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Keep VS Code from Becoming an IDE

rpalo profile image Ryan Palo Updated on ใƒป3 min read

Some people like a big, heavy, comfy IDE. Some people like a light, zippy, relatively simple text editor and a terminal window. And some people like Emacs. We don't talk about them. (I'm joking, I'm sorry, I couldn't resist.) I'm part of the zippy editor/terminal group. This is a tip to help keep the VS Code editor lightweight like you've come to know and love.

I was using VS Code last week, and it was starting to feel really sluggish. It seemed like it was eating a lot of memory up (relatively) and I wasn't sure what was happening.

And then it hit me:

I Had Too Many Extensions Running

I love tools. Especially new shiny ones. I don't think I'm alone on this. Because of this, I frequently install new extensions just to try them out and kick the tires a little bit. I then promptly forget about them and leave them not only installed but also activated.

Each one of these extensions takes up memory, and uses battery, and slows you down. They can add time to startup speed, too. Keep in mind, my laptop isn't all that burly, and a new computer or more memory isn't in the cards for a little while, so every little bit of memory I can conserve is worth it.

Here's the Fix

Turn them all off.

You heard me.

Ok, maybe not all of them. But you don't need the entire Go-lang support system when you're working on a Ruby project, do you? You probably don't need all the Python support either. Or the C# snippets.

Go through each of your extensions in the extensions bar and disable them. You don't have to reload until you've done them all.

Disabling an extension

Now you are fast. You are sleek. You. Are. Speed.

Look at all those disabled extensions

OK, OK, Not All of Them

In my opinion, there are two kinds of extensions. The first are language support extensions. As I pick up a new language, I discover there's an extension that makes writing it better. Python, Go, Ruby, language-specific linting, prettifying, snippets, and intellisense.

Apparently, a good portion of these are set to only activate when you're working on a file with that particular language. (Thanks! @SirWindfield!)

Fyi, most of the language support extensions don't even get loaded if you work on a project that does not need them. VSCode uses events to activate extensions. All of the language support ones are registered for the file type event. Meaning that they only are loaded into memory and executed if you open a file or the file type they cover.
This means, if you work on a ruby project and have the python language support extensions activated, the only thing that is loaded is the manifest of that extension. It shouldn't add any noticable delay on startup since VSCode is only reading one file, package.json

However, some less well-behaved ones aren't set up this way. You can check when an extension is set to activate by looking in your extensions directory. On my system, it's at ~/.vscode/extensions/. You'll see a directory for each extension. If you look into an extension's package.json, you'll likely see a key for activationEvents. Well-behaved extensions will only activate on certain filetypes, commands, and terminal activities. Troublemakers will simply have an innocuous little "*". These are the ones you want to disable.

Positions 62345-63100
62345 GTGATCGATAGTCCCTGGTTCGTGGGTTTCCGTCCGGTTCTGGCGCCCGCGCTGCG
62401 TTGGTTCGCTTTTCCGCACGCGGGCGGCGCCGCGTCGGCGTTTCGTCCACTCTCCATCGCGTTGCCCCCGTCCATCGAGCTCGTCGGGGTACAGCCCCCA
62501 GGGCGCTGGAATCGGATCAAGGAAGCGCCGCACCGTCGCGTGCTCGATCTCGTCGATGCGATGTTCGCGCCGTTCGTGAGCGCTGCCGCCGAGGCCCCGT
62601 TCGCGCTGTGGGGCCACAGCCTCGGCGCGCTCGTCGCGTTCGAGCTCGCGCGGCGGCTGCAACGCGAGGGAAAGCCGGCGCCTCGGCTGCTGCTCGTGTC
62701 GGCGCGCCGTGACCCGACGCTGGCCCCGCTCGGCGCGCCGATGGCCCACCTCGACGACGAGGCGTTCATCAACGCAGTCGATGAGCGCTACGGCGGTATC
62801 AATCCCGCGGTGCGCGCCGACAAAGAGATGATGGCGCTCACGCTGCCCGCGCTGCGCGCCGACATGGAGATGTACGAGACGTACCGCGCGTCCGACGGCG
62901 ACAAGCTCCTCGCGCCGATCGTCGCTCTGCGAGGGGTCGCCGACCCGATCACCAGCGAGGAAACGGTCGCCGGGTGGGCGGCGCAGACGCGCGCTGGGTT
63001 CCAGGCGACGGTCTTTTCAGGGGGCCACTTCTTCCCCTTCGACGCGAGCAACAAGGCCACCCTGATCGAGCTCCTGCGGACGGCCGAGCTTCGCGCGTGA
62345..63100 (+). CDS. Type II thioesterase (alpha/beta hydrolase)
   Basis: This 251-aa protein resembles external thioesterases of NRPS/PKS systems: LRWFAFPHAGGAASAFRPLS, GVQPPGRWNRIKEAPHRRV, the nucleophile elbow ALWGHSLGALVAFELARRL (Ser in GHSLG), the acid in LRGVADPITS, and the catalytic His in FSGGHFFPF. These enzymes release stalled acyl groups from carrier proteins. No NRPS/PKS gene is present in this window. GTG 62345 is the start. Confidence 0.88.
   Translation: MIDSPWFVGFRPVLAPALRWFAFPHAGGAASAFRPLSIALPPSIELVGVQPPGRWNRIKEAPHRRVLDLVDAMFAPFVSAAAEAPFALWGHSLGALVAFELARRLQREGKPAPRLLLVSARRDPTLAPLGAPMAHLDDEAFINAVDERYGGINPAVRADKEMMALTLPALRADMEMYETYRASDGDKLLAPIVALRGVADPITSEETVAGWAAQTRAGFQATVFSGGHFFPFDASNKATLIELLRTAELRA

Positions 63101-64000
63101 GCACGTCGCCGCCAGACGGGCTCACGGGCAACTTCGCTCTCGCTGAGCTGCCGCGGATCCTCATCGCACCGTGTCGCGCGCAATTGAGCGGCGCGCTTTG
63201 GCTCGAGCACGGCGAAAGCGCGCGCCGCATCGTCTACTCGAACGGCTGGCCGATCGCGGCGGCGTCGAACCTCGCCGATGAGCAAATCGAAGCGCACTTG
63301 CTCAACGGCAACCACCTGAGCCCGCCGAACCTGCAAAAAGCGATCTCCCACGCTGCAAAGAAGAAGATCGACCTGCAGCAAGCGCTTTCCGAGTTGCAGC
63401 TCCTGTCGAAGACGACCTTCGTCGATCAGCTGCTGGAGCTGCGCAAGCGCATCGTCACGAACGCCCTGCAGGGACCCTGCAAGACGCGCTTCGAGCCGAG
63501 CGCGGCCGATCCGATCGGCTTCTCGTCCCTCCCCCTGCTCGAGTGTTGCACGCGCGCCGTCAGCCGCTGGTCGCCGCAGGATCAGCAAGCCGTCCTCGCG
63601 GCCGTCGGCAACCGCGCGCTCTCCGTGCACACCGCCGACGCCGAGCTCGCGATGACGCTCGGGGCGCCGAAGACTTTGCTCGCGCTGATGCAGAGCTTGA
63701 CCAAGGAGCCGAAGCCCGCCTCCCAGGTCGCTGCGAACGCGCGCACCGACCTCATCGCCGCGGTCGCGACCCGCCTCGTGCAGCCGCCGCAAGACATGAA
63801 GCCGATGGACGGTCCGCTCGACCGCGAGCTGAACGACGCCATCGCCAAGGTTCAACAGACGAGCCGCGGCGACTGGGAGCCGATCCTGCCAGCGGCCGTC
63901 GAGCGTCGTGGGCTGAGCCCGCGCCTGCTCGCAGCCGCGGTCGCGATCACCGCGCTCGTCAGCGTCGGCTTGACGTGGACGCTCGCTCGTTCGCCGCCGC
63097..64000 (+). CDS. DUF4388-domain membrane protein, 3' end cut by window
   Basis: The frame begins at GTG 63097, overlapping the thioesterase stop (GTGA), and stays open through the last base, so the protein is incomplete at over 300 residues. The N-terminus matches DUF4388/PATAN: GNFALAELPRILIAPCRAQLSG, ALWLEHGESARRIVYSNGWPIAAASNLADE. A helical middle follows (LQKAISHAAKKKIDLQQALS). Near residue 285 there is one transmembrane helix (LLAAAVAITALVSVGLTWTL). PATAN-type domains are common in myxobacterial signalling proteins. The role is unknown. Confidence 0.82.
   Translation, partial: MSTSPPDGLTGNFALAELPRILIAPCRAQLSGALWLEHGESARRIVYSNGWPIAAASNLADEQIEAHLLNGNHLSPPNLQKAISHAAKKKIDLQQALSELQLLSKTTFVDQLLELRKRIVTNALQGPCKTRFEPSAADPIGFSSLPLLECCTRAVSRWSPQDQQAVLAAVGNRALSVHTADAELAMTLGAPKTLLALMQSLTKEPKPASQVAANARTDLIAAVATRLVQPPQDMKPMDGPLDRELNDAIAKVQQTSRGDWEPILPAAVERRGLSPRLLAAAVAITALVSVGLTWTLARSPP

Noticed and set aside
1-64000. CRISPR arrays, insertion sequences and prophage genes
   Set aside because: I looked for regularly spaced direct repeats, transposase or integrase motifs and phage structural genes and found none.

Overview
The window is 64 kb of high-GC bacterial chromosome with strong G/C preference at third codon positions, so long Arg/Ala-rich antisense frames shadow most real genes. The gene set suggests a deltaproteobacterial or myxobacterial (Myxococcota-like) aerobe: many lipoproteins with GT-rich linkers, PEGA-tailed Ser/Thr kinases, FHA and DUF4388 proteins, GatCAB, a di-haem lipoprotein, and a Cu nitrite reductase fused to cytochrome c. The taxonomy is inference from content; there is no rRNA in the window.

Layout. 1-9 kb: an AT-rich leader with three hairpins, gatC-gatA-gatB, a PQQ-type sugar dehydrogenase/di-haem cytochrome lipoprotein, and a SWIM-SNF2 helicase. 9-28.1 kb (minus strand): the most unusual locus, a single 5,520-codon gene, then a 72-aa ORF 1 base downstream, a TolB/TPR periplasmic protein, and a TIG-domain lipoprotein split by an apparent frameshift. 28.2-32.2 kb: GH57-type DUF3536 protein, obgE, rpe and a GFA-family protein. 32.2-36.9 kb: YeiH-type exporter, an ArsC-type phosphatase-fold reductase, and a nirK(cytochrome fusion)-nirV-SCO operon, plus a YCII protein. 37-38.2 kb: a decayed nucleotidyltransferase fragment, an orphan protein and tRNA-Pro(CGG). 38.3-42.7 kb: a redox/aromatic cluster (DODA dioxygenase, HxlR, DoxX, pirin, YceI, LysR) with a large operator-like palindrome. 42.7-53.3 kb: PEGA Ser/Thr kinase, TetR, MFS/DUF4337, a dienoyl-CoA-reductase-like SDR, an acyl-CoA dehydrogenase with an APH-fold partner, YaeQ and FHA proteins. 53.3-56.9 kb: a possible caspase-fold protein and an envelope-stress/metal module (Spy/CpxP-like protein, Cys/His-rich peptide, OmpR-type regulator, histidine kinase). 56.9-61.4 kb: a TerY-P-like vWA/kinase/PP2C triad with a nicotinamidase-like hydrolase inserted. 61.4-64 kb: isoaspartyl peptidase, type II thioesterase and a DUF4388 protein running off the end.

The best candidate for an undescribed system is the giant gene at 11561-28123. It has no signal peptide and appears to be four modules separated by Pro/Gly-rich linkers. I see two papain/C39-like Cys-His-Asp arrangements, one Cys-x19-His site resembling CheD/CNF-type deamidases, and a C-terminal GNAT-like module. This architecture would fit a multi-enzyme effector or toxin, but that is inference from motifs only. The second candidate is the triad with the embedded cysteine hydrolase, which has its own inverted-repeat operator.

If this seems like too much work, just do what I do and disable all of these language-specific ones.

The other kind of extensions are the general developer happiness extensions. Things like journaling support, colored bracket matchers, Star Wars-based themes, and, of course, emoji support. Feel free to leave these enabled all the time. You deserve to be happy.

But What if I Want My Extensions?

Don't panic. If you go to work on a project that needs those language-specific ones, you can enable them just in your workspace.

Enabling within a workspace

Now you get the full power of your development environment, and your computer loves you.


Do you have some favorite extensions? Any that are a little obscure or don't get a lot of love? Let me know about them. I'm always looking for another extension to add to my list. I might even leave it enabled.


Originally posted on assert_not magic?

Edit 4/28/18: Updated some info on when extensions activate themselves, thanks to @SirWindfield.

Posted on by:

rpalo profile

Ryan Palo

@rpalo

Ryan is an engineer in the Sacramento Area with a focus in Python, Ruby, and Rust. Bash/Python Exercism mentor. Coding, physics, calculus, music, woodworking. Message me on DEV!

Discussion

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Fyi, most of the language support extensions don't even get loaded if you work on a project that does not need them. VSCode uses events to activate extensions. All of the language support ones are registered for the file type event. Meaning that they only are loaded into memory and executed if you open a file or the file type they cover.
This means, if you work on a ruby project and have the python language support extensions activated, the only thing that is loaded is the manifest of that extension. It shouldn't add any noticable delay on startup since VSCode is only reading one file, package.json